Series
The Lancet, Volume 363, Issue 9417, Pages 1314 - 1320, 17 April 2004

Dr Derek C Angus MD a , Nick Black MD b

Summary

Institutional and health-care system approaches complement bedside strategies to improve care of the critically ill. Focusing on the USA and the UK, we discuss seven approaches: education (especially of non-clinical managers, policy-makers, and the public), organisational guidelines, performance reporting, financial and sociobehavioural incentives to health-care professionals and institutions, regulation, legal requirements, and health-care system reorganisation. No single action is likely to have sustained effect and we recommend a combination of approaches. Several recent initiatives that hold promise tie performance reporting to financial incentives. Though performance reporting has been hampered by concerns over cost and accuracy, it remains an essential component and we recommend continued effort in this area. We also recommend more public education and use of organisational guidelines, such as admission criteria and staffing levels in intensive care units. Even if these endeavours are successful, with rising demand for services and continuing pressure to control costs, optimum care of the critically ill will not be realised without a fundamental reorganisation of services. In both the USA and UK, we recommend exploration of regionalised care, akin to US state trauma systems, and greater use of physician-extenders, such as nurse practitioners, to provide enhanced access to specialist care for critical illness.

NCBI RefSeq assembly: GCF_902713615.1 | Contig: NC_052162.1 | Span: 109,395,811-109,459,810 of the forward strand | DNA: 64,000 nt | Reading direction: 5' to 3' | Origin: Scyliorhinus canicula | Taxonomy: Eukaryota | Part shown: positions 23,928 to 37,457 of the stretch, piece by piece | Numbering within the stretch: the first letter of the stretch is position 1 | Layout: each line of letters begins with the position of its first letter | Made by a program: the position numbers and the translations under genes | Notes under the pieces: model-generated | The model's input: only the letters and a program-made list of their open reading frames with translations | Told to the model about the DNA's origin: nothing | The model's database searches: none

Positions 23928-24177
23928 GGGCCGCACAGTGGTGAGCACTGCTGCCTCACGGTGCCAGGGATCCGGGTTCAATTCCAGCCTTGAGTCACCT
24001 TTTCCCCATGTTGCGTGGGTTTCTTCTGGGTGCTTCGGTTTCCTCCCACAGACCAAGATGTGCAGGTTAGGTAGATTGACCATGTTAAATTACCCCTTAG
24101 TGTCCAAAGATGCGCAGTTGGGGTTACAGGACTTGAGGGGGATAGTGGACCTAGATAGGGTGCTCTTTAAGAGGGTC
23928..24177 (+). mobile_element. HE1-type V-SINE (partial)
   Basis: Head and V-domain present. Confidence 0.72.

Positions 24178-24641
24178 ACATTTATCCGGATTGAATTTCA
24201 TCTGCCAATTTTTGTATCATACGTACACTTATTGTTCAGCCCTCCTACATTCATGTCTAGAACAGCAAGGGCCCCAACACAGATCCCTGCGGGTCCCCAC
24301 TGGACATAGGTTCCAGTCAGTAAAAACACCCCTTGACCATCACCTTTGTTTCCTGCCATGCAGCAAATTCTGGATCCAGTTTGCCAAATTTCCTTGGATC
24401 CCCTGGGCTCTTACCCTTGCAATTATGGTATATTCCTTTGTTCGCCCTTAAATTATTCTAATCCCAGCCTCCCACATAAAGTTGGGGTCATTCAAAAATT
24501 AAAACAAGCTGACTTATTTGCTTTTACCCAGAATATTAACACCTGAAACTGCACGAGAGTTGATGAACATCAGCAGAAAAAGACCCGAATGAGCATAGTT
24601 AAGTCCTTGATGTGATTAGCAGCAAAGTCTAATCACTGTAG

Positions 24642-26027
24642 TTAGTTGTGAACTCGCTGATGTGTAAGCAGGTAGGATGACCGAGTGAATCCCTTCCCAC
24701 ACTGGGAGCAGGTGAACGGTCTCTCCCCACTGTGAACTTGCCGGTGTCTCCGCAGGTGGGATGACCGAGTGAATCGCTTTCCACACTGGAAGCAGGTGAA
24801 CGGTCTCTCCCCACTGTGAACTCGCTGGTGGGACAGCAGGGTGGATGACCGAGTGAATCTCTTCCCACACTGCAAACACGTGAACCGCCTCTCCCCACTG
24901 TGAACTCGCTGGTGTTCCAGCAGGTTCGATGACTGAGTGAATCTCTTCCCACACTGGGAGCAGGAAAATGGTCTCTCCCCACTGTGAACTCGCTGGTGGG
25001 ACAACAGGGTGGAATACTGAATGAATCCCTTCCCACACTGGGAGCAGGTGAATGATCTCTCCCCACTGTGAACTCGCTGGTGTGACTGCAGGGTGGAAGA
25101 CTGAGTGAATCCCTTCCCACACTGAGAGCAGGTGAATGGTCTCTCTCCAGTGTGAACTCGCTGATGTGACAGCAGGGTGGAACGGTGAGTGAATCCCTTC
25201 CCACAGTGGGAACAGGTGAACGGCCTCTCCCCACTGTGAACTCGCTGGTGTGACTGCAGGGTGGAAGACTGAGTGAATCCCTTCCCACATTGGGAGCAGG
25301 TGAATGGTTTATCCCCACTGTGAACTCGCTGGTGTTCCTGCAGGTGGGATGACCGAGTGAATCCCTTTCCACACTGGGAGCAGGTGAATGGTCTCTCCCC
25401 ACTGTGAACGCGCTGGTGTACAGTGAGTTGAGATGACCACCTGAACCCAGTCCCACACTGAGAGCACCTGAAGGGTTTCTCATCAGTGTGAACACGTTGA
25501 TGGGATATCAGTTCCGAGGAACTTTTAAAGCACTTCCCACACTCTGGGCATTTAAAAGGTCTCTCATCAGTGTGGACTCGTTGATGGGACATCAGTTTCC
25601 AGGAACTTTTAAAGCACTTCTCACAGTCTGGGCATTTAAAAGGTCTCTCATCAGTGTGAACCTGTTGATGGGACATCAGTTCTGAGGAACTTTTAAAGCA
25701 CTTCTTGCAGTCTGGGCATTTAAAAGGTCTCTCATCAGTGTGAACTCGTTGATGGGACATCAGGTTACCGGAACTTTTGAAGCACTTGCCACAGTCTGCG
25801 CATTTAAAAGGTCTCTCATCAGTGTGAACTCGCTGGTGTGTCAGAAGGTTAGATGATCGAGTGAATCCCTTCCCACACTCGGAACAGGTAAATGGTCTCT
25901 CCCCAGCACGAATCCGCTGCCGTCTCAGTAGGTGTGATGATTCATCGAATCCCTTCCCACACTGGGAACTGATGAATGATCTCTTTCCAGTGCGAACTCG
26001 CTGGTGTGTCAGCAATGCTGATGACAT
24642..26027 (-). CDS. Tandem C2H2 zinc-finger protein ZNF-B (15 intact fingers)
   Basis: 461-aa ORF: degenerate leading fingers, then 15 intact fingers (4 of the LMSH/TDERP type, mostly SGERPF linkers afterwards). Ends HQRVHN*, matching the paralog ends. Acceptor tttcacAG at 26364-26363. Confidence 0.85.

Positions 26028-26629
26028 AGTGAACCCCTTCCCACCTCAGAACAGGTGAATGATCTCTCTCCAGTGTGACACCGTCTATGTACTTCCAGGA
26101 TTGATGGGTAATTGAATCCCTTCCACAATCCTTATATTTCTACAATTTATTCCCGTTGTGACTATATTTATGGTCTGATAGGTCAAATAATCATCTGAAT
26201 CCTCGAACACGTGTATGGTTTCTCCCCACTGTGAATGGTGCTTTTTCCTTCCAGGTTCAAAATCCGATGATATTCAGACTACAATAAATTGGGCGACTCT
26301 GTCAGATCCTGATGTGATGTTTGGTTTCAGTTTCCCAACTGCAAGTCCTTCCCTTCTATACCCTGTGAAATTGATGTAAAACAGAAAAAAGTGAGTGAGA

This article is the last in a series of five focusing on improving care and safety of the critically ill. Previous articles introduced the concepts of critical illness, quality of care, and patients' safety1 and reviewed approaches to identify patients' safety concerns,2 measure quality of care,3 and improve care through modification of caregiver behaviour.4 Three themes emerged: care of the critically ill is fraught with potential hazards for patients; errors of omission (ie, failure to provide contemporary, evidence-based care) might be a greater threat to patients' safety than errors of commission; and improvement of care needs the appropriate cultural milieu, a system-wide commitment, active engagement of all relevant stakeholders, and constant measurement and feedback.